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I have ridden several wings, never owned. When I decided to look for my next touring bike, I thought I would end up with a GW. I had a K1200LT previously and was keeping my R1200GS which I‘m very pleased, so I was thinking the best long distance ride would be the Honda. Way back when, I chose the LT because it was more fun at higher lean angles and only wanted 1 motorcycle(still had a child at home). This time I rode the 1600 and was so impressed with the performance, both handling and acceleration, I knew that’s what I wanted. Definitely way more fun. The smoothness and comfort allows me to go as long and far as I want. I have tweaked most of my motorcycles and my GTL is no exception(Wilbers suspension, Russell seat and several other aftermarket do dads). After several years of ownership, I’m sure I made the right choice. It still is quite exciting to ride and the most comfortable bike I’ve ever ridden. I hope you find my comments helpful, good luck with your decision.
 

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The gloldwings ride on "touring" tires and the 1600 uses "Sport touring" tires. Your not going to get the mileage from a sport touring tire as you do from a touring tire. You do get more fun per mile tho.
 

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For 150 mile days that include peg dragging… the gwing and gtl are more than enough, but secondary roads and solo riding there are sportier options. I ride with guys that love their fjr 1300’s. I rode my gtl to the Smokey’s one year and all I could think about was how much better my super duke would exiting the twisties:(. since using my gtl to trailer the sdr isn’t practical I bought a 1290 super adventure s this year and f that run i love it. I just rode Chicago to phoenix again and I wouldn’t try it on anything less than the k1600, but intermediate rides offer so many excellent options.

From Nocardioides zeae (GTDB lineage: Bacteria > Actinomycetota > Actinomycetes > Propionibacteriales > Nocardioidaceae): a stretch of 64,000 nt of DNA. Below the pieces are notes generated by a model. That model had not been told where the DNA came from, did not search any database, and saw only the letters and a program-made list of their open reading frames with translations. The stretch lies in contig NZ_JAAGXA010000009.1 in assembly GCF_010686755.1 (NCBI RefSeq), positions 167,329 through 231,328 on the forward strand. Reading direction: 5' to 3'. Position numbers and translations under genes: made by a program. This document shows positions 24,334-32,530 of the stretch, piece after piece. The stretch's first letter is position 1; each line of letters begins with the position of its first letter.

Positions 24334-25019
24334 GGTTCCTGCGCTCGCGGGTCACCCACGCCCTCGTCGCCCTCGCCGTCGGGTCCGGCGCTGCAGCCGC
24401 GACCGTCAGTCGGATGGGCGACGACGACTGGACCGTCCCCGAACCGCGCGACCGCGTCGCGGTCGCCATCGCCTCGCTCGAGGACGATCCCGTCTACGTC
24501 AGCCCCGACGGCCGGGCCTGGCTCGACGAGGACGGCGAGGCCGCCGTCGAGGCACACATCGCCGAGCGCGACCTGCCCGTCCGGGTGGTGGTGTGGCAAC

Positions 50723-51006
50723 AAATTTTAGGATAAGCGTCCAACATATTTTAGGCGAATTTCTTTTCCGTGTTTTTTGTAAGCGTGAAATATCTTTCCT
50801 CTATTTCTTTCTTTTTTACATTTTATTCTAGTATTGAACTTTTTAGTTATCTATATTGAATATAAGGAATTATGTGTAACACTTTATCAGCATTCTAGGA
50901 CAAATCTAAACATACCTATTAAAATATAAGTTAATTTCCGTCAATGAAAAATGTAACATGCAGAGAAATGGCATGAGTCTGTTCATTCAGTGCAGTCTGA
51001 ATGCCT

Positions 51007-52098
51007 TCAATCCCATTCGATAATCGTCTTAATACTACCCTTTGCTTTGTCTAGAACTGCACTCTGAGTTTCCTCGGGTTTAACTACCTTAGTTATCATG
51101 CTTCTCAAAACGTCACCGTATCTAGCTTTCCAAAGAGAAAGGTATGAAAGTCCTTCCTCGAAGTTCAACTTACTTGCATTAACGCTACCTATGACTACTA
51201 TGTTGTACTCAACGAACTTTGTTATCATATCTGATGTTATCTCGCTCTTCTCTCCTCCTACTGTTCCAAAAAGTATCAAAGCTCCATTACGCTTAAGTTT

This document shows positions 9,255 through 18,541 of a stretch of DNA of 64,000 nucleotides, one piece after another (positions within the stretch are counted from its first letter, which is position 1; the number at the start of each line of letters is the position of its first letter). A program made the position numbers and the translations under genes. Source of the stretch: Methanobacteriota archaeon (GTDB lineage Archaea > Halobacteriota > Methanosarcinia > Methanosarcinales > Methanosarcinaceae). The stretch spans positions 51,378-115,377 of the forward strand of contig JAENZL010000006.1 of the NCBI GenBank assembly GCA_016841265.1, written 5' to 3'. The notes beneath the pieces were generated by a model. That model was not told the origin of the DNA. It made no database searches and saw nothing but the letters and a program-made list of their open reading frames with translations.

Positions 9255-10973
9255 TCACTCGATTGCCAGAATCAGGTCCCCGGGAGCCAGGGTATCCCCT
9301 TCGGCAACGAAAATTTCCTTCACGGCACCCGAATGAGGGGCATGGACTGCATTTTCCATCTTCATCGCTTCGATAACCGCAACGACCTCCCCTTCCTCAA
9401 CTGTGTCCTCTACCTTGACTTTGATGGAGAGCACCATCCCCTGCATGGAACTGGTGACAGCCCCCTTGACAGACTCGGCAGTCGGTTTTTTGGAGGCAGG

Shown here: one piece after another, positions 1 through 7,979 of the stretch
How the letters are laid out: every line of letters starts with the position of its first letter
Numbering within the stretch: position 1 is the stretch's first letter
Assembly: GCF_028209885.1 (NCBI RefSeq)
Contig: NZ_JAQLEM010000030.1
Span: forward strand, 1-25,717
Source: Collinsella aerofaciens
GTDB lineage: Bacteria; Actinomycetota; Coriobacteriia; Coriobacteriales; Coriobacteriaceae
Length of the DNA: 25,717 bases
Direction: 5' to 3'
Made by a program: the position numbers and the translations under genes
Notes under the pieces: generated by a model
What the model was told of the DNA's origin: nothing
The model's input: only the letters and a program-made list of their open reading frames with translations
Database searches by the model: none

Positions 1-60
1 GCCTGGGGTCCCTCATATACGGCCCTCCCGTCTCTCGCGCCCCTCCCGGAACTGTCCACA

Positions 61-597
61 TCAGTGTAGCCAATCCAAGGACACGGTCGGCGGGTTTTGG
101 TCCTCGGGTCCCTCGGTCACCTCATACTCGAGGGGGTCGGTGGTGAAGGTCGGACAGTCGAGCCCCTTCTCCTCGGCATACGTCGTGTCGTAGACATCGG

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I have owned four wings and three GTLs in my life (74). My last wing a new 2012 was a dream to ride and thought this was my last bike, at least for years to come. Riding it to the White Mountains in Arizona there is a road that I love to ride rather fast, this time, riding straight ahead I went into a dip in the road, not bad but bad enough to put the wing into a high-speed wobble that scared the heck out of me and took a while to stabilize........Years later, on the same road on a 2018 GTL, I hit another dip, (I never learn), this time I was at 90+ leaning into a curve, and the dip bounced me off the seat, coming down into another very hi-speed wobble. I thought "this is it, I'm roadkill", but before I could finish that thought the beemer instantly stabilized. I was amazed at this and looking forward to a new 2022 model.